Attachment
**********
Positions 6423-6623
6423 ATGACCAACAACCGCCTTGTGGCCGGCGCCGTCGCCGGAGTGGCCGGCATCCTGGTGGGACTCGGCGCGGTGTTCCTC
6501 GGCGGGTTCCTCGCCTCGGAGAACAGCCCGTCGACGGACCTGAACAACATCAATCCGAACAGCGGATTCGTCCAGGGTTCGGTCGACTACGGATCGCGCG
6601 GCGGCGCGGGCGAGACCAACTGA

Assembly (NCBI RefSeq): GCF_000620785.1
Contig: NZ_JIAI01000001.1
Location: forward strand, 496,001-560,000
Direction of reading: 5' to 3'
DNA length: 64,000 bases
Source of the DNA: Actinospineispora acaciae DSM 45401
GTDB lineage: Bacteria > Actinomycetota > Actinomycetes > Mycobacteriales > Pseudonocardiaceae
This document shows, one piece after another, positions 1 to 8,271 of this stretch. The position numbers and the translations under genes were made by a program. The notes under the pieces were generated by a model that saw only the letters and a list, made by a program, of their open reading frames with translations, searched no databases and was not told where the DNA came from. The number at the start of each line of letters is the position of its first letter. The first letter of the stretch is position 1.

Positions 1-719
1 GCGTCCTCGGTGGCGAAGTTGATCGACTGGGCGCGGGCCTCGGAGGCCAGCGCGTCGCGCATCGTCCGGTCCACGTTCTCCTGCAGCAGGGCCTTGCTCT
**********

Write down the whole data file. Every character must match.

Positions 6423-6623
6423 ATGACCAACAACCGCCTTGTGGCCGGCGCCGTCGCCGGAGTGGCCGGCATCCTGGTGGGACTCGGCGCGGTGTTCCTC
6501 GGCGGGTTCCTCGCCTCGGAGAACAGCCCGTCGACGGACCTGAACAACATCAATCCGAACAGCGGATTCGTCCAGGGTTCGGTCGACTACGGATCGCGCG
6601 GCGGCGCGGGCGAGACCAACTGA

Assembly (NCBI RefSeq): GCF_000620785.1
Contig: NZ_JIAI01000001.1
Location: forward strand, 496,001-560,000
Direction of reading: 5' to 3'
DNA length: 64,000 bases
Source of the DNA: Actinospineispora acaciae DSM 45401
GTDB lineage: Bacteria > Actinomycetota > Actinomycetes > Mycobacteriales > Pseudonocardiaceae
This document shows, one piece after another, positions 1 to 8,271 of this stretch. The position numbers and the translations under genes were made by a program. The notes under the pieces were generated by a model that saw only the letters and a list, made by a program, of their open reading frames with translations, searched no databases and was not told where the DNA came from. The number at the start of each line of letters is the position of its first letter. The first letter of the stretch is position 1.

Positions 1-719
1 GCGTCCTCGGTGGCGAAGTTGATCGACTGGGCGCGGGCCTCGGAGGCCAGCGCGTCGCGCATCGTCCGGTCCACGTTCTCCTGCAGCAGGGCCTTGCTCT